We begin with the applicable standards of review. First, issues of statutory construction are questions of law over which we exercise plenary review. E.g., Stewart v. Watertown, 303 Conn. 699, 710, 38 A.3d 72 (2012). “The principles that govern statutory construction are well established. When construing a statute, [o]ur fundamental objective is to ascertain and give effect to the apparent intent of the legislature․ In other words, we seek to determine, in a reasoned manner, the meaning of the statutory language as applied to the facts of [the] case, including the question of whether the language actually does apply․ In seeking to determine that meaning, General Statutes § 1–2z directs us first to consider the text of the statute itself and its relationship to other statutes. If, after examining such text and considering such relationship, the meaning of such text is plain and unambiguous and does not yield absurd or unworkable results, extratextual evidence of the meaning of the statute shall not be considered․ When a statute is not plain and unambiguous, we also look for interpretive guidance to the legislative history and circumstances surrounding its enactment, to the legislative policy it was designed to implement, and to its relationship to existing legislation and common law principles governing the same general subject matter․” (Internal quotation marks omitted.) Wilcox v. Schwartz, 303 Conn. 630,638–39 n.5, 37 A.3d 133 (2012).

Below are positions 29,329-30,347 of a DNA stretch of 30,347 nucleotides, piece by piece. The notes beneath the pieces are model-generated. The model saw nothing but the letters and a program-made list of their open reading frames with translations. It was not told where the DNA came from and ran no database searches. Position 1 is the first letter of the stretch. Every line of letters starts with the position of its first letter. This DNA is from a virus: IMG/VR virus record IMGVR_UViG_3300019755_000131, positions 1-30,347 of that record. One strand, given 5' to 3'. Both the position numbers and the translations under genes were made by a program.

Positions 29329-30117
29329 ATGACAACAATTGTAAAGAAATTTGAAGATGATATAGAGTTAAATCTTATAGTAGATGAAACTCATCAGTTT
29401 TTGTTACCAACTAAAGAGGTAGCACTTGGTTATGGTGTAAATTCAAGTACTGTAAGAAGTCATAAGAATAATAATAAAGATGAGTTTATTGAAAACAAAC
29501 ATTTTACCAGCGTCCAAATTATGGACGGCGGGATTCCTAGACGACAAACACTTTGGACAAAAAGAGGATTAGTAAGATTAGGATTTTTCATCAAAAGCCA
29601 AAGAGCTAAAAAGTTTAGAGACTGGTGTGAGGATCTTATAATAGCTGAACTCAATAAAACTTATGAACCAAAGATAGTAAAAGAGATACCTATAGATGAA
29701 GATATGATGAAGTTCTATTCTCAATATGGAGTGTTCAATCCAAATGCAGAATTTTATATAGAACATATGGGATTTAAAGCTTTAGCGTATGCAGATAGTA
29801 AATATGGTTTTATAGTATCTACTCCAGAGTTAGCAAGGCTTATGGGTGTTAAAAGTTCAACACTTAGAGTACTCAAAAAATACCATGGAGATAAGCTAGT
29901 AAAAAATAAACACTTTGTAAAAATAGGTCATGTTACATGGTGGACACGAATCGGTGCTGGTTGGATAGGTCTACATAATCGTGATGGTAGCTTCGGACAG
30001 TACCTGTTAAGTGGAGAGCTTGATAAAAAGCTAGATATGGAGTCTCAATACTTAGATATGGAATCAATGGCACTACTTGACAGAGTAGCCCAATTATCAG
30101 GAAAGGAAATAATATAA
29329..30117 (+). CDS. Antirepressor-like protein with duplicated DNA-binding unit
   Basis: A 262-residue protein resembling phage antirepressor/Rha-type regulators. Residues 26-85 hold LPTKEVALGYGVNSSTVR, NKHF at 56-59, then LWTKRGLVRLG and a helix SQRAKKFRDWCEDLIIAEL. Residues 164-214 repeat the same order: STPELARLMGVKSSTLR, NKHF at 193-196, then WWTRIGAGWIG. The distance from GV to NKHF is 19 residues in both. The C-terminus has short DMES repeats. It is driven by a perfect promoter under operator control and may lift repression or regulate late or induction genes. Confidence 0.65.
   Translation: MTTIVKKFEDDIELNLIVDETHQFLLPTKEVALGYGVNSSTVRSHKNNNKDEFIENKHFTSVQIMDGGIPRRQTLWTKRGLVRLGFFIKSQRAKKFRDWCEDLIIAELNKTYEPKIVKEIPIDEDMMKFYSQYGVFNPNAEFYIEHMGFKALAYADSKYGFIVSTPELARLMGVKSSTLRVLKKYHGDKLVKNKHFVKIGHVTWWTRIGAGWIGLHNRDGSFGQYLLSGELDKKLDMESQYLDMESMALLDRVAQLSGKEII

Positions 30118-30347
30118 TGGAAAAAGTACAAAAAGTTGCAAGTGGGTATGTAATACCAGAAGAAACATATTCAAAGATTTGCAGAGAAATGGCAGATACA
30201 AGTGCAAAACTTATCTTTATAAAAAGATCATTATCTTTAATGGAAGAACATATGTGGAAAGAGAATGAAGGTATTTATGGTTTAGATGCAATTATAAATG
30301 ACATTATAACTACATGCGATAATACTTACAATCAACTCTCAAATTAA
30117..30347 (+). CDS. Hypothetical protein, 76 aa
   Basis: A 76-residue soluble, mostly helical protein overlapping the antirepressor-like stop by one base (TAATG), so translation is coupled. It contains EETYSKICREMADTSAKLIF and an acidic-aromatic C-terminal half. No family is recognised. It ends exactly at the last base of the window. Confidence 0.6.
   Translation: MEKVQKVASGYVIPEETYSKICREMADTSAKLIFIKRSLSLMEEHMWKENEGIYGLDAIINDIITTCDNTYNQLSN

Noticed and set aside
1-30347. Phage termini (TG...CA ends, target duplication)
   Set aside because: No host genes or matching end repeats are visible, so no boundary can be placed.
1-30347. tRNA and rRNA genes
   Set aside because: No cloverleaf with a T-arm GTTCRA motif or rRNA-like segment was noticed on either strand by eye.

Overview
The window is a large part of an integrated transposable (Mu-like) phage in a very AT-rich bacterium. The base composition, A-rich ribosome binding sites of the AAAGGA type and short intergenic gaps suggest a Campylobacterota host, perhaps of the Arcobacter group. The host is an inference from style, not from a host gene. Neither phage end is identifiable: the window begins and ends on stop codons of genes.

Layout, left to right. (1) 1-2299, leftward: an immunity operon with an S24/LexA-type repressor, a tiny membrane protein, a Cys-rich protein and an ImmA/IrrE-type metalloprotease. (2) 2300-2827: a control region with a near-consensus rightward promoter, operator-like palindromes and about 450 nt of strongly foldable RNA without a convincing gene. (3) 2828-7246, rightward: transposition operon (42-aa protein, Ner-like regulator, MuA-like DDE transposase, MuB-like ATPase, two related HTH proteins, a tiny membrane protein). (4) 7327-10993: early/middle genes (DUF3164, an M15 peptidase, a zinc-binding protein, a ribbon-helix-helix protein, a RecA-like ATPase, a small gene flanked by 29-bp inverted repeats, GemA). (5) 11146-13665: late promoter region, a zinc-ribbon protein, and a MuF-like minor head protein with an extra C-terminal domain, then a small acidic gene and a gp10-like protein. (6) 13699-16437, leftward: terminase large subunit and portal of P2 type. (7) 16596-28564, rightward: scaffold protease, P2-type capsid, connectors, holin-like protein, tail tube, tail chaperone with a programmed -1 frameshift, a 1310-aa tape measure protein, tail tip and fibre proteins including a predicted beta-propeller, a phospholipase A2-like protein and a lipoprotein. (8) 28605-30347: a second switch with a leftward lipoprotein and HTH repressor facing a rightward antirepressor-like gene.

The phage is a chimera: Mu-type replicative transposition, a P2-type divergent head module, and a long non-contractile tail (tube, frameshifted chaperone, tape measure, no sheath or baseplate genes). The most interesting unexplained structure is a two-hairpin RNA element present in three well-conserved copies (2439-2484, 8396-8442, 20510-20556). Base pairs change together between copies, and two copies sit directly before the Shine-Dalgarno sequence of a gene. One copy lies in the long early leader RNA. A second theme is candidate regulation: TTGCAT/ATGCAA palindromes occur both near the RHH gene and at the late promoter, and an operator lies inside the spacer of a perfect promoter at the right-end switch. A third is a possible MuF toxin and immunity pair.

Conversely, when reviewing findings of fact, we defer to the trial court's determination unless it is clearly erroneous. See, e.g., Goodspeed Airport, LLC v. East Haddam, 302 Conn. 70, 76, 24 A.3d 1205 (2011). “A finding of fact is clearly erroneous when there is no evidence in the record to support it ․ or when although there is evidence to support it, the reviewing court on the entire evidence is left with the definite and firm conviction that a mistake has been committed.” (Internal quotation marks omitted.) Id. “Under the clearly erroneous standard of review, a finding of fact must stand if, on the basis of the evidence before the court and the reasonable inferences to be drawn from that evidence, a trier of fact reasonably could have found as it did.” (Internal quotation marks omitted.) McBurney v. Paquin, 302 Conn. 359, 368, 28 A.3d 272 (2011).